Why He Makes the Top Ten: It’s hard to believe that just under three years ago, Daniel Cormier such an unknown prospect that sportsbooks didn’t even bother creating odds for him to win the Strikeforce Heavyweight Grand Prix, despite creating odds for Ray Sefo and Valentijn “Othereem” Overeem; a $20 bet on Cormier “FIELD” to win the tournament would have netted you $1,000. But when Strikeforce Heavyweight Champion Alistair Overeem injured his toe/realized fighting in the tournament was pointless and pulled out of his scheduled bout against Antonio “Bigfoot” Silva, Cormier handled Silva so effortlessly that it was impossible not to take note. Cormier would go on to defeat Josh Barnett for the tournament title, and the rest is history.
Why He Isn’t Ranked Higher: While Cormier may not have been high on our radars at the time, it’s hard to call an Olympic wrestler an “unknown prospect.”

On a somewhat related note…

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Ranking the 5 Best Signature Submissions in UFC History


(Farm Boy Strength: No can defense. Photo via Getty.)

In the brief history of the UFC, there have been a handful of submissions so unique, so brilliant, so positively Raven that they became synonymous with the fighters who dared attempt them in the octagon. That a sport as old as jiu-jitsu is still capable of evolving and expanding its techniques is a credit to the dedication and inventiveness of the modern mixed martial artist, and a fact that has led to many a thrilling moment inside the cage.

Recently, UGer Tycho made the painstaking effort of cataloging and graphing every single submission ever executed in the octagon by frequency. Not wanting to let such a thorough and digestible work simply come and go, we decided to focus on the rarest of rarities, the aforementioned “signature” submissions, and rank them according to brutality, ingenuity, and of course, brutality. Enjoy.

#5 – The Hughes Headlock (a.k.a “Dave Schultz Front Headlock”)

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Six Massive UFC Fights That Could Actually Happen in 2014


(Meanwhile, Alex’s friends were parked outside with a giant magnet. / Photo via Getty)

By Nasir Jabbar

With Georges St-Pierre, Anderson Silva, and Cain Velasquez all currently out of action due to injuries or bitter hiatuses, UFC executives will be scratching their heads trying to come up with marquee fights in 2014. But amidst this gloom, there are a few massive fights that could still happen. Some are more realistic than others, but if the stars align, these matchups would no doubt fill the void. Let’s run them down in order of probability…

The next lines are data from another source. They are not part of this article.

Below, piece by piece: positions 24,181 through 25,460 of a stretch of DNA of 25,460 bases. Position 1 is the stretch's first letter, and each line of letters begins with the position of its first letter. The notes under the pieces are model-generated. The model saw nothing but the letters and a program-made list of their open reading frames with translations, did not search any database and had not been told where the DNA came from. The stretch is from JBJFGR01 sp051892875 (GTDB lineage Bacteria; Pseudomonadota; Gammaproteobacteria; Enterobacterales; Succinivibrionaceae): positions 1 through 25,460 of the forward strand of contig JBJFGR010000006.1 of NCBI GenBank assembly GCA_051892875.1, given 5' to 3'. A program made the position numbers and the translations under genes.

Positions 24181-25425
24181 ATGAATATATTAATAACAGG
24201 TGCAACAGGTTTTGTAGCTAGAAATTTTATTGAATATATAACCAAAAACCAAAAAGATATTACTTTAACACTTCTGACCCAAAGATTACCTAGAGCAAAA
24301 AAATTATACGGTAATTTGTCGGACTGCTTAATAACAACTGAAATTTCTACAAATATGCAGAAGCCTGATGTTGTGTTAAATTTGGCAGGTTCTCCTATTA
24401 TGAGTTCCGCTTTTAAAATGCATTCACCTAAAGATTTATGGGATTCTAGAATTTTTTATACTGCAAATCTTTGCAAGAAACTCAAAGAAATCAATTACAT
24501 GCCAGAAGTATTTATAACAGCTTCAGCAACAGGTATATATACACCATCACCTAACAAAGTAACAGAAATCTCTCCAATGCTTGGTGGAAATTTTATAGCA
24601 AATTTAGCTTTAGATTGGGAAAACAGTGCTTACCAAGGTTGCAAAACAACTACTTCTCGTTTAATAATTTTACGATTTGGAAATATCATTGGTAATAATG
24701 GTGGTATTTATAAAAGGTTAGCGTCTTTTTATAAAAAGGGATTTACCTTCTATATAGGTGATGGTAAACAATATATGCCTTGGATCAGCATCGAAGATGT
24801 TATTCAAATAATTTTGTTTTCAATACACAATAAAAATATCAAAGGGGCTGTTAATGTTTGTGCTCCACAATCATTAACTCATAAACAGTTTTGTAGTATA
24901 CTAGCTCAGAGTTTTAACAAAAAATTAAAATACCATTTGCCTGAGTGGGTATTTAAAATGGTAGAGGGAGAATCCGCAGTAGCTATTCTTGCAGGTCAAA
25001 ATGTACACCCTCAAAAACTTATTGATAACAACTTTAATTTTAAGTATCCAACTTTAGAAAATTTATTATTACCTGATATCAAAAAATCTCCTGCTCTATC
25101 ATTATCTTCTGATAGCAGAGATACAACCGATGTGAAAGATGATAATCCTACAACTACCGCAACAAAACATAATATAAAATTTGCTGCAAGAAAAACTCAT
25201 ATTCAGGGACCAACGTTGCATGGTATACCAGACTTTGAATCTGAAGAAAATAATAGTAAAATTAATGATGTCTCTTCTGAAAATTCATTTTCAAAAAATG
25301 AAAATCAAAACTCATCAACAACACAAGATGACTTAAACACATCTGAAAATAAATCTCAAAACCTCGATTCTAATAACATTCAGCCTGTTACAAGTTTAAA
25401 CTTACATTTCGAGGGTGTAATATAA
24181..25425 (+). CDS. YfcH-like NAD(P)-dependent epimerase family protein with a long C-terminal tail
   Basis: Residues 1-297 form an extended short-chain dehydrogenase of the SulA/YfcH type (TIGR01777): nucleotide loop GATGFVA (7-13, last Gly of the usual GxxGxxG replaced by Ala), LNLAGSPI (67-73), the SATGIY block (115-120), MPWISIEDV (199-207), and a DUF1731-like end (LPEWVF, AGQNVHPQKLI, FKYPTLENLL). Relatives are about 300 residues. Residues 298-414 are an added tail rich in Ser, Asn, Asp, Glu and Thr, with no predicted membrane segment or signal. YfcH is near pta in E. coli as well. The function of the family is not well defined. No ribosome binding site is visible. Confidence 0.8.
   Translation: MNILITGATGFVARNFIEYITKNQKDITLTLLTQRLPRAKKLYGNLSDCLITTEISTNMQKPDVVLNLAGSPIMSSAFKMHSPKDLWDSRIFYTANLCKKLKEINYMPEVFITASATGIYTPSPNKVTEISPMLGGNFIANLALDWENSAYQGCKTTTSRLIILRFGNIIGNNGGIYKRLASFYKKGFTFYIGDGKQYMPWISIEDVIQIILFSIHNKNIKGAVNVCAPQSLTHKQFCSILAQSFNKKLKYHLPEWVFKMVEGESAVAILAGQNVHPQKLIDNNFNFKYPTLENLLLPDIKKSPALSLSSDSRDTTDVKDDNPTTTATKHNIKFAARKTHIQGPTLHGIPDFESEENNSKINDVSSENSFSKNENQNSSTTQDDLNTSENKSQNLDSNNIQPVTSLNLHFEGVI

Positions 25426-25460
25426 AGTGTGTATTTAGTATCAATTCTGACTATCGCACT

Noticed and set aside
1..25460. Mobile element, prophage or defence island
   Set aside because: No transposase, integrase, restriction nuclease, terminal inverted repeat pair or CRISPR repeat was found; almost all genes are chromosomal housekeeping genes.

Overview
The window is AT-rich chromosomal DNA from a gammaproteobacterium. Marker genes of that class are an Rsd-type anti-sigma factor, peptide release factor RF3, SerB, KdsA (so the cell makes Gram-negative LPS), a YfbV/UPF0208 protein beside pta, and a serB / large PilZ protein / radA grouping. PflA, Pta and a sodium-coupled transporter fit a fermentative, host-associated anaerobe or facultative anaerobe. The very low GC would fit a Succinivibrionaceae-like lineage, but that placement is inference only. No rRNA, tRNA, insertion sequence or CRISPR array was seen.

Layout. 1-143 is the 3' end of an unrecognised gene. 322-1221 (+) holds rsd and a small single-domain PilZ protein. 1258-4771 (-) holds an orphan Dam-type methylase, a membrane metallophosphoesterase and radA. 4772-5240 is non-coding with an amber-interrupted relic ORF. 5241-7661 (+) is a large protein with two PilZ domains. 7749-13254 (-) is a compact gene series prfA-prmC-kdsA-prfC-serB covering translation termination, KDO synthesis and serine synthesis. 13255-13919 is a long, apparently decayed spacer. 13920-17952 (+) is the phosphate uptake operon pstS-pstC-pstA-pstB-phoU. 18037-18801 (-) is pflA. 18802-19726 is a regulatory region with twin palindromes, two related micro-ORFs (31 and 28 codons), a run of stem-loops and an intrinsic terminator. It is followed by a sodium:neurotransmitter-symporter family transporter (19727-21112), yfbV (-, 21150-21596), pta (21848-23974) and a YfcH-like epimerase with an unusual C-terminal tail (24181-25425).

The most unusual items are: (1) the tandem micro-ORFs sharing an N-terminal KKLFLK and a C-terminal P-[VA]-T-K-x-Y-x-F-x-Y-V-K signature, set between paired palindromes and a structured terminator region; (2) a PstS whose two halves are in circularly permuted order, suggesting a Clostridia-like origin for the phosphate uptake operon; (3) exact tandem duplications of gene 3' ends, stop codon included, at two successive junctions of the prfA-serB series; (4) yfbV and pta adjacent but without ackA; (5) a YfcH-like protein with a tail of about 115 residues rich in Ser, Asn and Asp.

Major fights within reach

Jon Jones vs. Alexander Gustafsson 2 or Jon Jones vs. Daniel Cormier: Very few gave Gustafsson the chance to last twenty-five minutes with the champ, let alone nearly dethrone him. The two engaged in a thrilling yet technical battle at UFC 165, which was as entertaining as it was controversial — making a rematch very interesting and potentially lucrative for the UFC. Prior to his first meeting with the Mauler, Jones had dominated every one of his opponents, which led to the New Yorker searching for his “Frazier”, the worthy rival who would define his legacy. Gustafsson could very much play that role as they look to meet again.

On the other hand, Daniel Cormier could play that role just as well. Unlike Gustafsson, Cormier has a genuine dislike towards Jones which would only add hype towards the fight. But, of course, the two potential challengers would have to get by Jimi Manuwa and Rashad Evans, respectively, to get their title shots. And of course there’s a hard-hitting Brazilian named Glover Teixeira who might derail these plans altogether.

Jose Aldo vs. BJ Penn: Incredibly, Penn is looking to become a three-weight world champion as he embarks on his unexpected new life as a featherweight. Before his year-long break from the sport, Penn had been fighting at welterweight without much success. (He hasn’t won a match since his quick knockout of Matt Hughes back in November 2010.) Penn will make his 145-pound debut against old rival Frankie Edgar as he looks to avenge, not one, but two defeats. Even though there is a connection between Penn and Aldo’s head coach Andre Pederneiras, the Prodigy would surely jump at the chance to compete for a belt.

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Five UFC Title Rematches That Urijah Faber Should Look to For Inspiration


(Photo via Getty)

By Scott Sawitz

After taking the fight on less than a month’s notice, Urijah Faber will step into the main event of UFC 169 (February 1st, Newark) against Renan Barao, who took a definitive and dominant five-round decision over the former WEC stalwart at UFC 149, for what was then supposed to be an interim title in the bantamweight division. With Dominick Cruz vacating his title due to yet another injury, Faber will have his third opportunity to win UFC gold. Unfortunately, he doesn’t have much time to prepare for Barao, who’s become one of the toughest outs in all of MMA.

Faber’s year-round commitment to being in near peak condition — a Team Alpha Male requirement, it seems — affords him this luxury of taking a fight on short notice. Over 18 months have passed since the California Kid walked out of the cage against Barao on the losing side, and what could have been Faber’s last UFC title fight has turned into something else entirely. With four wins (and three submission finishes) over highly ranked opponents marking a stellar 2013 campaign, Faber willed himself into title contention one more time by running roughshod over the UFC’s 135-pound division.